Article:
Fort Cummings and Cooke’s ‘Massacre’ Canyon

The Fort Cummings Cemetery near the Butterfield Stage Station. John Butterfield’s son David composed “Taps,” the music played at military burials, in 1862 while recuperating in Virginia from Civil War battle wounds.

Cooke’s Peak is one of the most recognizable mountains in southwestern New Mexico. It looms above the rest of the Cooke’s Range like a pointy cap. Situated in the flat country northeast of Deming, it can be seen for 50 miles. But its real importance was that it marked the only dependable water source between Mesilla and the Mimbres River, a distance of some 80 miles.

Just south of the peak is Cooke’s Spring. This desert water hole served every sort of traveler, including passengers on the Butterfield Overland Mail stagecoach line, which had a station near the spring. Guarding this oasis, about half a mile away, was Fort Cummings. The fort was surrounded by a gleaming, whitewashed 10-foot adobe wall. But the approach to the spring was through Cooke’s Canyon, whose terrain lent itself to Apache ambushes.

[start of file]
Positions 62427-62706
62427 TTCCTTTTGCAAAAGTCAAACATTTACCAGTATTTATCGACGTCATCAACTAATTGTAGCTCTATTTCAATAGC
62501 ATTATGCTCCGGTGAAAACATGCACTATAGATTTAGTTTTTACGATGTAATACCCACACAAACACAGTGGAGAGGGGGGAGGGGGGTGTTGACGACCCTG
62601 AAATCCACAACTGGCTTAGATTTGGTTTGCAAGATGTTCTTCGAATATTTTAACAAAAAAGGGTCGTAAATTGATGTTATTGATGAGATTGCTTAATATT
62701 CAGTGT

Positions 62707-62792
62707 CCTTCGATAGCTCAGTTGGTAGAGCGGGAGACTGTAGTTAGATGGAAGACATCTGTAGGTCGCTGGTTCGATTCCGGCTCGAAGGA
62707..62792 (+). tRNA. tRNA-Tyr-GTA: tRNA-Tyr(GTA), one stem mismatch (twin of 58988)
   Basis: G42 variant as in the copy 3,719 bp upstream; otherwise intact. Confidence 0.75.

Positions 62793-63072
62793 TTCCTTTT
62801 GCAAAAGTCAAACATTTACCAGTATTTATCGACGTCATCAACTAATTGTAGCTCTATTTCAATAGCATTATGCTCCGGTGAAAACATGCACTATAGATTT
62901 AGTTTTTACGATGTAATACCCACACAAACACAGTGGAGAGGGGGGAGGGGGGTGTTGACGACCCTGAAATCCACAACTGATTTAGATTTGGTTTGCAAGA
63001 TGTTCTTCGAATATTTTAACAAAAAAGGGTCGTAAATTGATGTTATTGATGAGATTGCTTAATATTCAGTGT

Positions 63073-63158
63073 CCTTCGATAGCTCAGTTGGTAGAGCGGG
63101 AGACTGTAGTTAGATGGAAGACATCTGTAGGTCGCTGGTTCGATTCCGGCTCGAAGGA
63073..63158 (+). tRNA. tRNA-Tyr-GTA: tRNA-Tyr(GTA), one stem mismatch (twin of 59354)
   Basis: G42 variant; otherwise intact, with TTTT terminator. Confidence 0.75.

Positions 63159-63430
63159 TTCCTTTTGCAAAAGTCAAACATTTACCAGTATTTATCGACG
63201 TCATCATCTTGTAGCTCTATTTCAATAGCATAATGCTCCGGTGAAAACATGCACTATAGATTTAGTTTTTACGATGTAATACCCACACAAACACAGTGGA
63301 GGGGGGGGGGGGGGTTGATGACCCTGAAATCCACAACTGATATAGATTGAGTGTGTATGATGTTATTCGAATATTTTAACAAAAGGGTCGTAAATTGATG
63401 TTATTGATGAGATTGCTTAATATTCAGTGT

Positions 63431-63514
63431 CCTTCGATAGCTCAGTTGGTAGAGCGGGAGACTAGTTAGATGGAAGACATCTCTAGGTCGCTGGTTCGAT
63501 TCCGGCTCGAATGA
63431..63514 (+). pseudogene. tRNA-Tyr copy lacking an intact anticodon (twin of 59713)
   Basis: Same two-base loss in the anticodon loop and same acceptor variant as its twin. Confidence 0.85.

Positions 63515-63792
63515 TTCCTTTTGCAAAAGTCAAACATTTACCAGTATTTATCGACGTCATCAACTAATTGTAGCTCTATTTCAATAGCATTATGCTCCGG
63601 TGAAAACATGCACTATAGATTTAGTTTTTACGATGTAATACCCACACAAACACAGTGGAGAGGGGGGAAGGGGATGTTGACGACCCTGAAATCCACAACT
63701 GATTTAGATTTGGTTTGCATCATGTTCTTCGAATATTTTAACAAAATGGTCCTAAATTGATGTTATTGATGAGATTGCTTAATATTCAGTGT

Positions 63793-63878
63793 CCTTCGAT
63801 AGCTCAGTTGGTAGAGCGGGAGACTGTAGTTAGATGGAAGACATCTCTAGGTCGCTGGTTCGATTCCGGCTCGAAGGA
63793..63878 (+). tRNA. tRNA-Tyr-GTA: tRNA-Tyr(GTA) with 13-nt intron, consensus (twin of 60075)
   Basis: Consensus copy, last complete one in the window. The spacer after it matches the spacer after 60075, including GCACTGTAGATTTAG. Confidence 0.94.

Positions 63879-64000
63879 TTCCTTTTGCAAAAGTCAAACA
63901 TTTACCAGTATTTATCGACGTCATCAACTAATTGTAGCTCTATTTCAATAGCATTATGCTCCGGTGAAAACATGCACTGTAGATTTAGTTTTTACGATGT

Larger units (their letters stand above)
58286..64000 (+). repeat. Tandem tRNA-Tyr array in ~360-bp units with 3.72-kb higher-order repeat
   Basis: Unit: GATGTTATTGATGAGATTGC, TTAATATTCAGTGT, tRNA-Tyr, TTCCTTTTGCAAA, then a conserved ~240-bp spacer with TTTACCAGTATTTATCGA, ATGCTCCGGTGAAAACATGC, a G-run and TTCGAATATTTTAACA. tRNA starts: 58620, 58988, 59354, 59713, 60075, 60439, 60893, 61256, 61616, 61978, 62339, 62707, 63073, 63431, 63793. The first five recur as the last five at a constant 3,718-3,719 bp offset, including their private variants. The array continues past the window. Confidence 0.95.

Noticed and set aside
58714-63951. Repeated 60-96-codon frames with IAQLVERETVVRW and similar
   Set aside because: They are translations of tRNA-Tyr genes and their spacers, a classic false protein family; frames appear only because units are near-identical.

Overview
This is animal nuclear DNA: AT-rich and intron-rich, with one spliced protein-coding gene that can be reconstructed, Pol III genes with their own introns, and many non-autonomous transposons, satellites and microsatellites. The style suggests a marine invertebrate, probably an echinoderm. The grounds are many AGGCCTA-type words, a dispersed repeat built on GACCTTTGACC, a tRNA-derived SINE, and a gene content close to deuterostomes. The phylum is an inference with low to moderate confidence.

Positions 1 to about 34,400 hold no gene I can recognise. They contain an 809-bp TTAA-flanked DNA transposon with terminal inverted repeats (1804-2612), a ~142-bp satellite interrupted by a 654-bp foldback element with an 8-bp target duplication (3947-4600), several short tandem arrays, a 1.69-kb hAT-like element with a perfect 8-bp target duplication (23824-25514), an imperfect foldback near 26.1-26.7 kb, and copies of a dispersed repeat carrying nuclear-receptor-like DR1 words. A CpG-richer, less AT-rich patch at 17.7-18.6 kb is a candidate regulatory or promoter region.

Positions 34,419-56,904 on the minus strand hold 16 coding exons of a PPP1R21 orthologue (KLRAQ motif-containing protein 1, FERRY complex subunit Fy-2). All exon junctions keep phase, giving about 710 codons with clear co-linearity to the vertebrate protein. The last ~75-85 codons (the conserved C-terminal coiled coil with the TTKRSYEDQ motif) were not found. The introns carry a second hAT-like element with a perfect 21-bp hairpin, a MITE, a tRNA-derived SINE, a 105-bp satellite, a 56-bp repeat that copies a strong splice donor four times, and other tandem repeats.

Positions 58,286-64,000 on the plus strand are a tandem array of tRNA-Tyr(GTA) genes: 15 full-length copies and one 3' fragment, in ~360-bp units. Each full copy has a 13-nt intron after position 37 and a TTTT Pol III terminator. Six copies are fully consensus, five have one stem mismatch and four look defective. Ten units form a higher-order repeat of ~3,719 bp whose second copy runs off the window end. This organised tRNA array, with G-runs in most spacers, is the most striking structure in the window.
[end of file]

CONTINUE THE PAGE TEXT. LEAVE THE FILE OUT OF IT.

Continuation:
Starting about 1861 and continuing for 20 years, Apaches killed so many freighters and stagecoach passengers that it was renamed Massacre Canyon. Between 100 and 300 people were killed trying to get through Cooke’s Pass at the head of the canyon.

Even soldiers weren’t safe. In 1867 an eastbound Englishman had been hearing stories since he left Arizona. He wrote, “It was said that even the soldiers dared not stir a mile from the post, and that it was ‘just a toss up’ whether any traveler could go through the gorge alive.”

Stage passengers complained to the fort that the skeletons baking in the sun along the trail were terribly disturbing. A detail was sent out to gather them up and bury them in the fort’s cemetery.

Nowadays, Fort Cummings and the Butterfield Station have few walls standing. Cooke’s Spring is enclosed by a wonderful stone pump house. The cemetery still has some markers, but probably most of the military remains were reburied at Fort Leonard Wood.

The site is reached from the Hatch cutoff (Highway 26) northeast of Deming. Cooke’s Canyon Road is an undeveloped road several miles long with slow going much of the time. Pack food and water, and bring a map. Victorio and Cochise rode these hills. Nothing’s changed but the calendar.  

Jon Knudsen is a freelance writer and retired educator. Email him at

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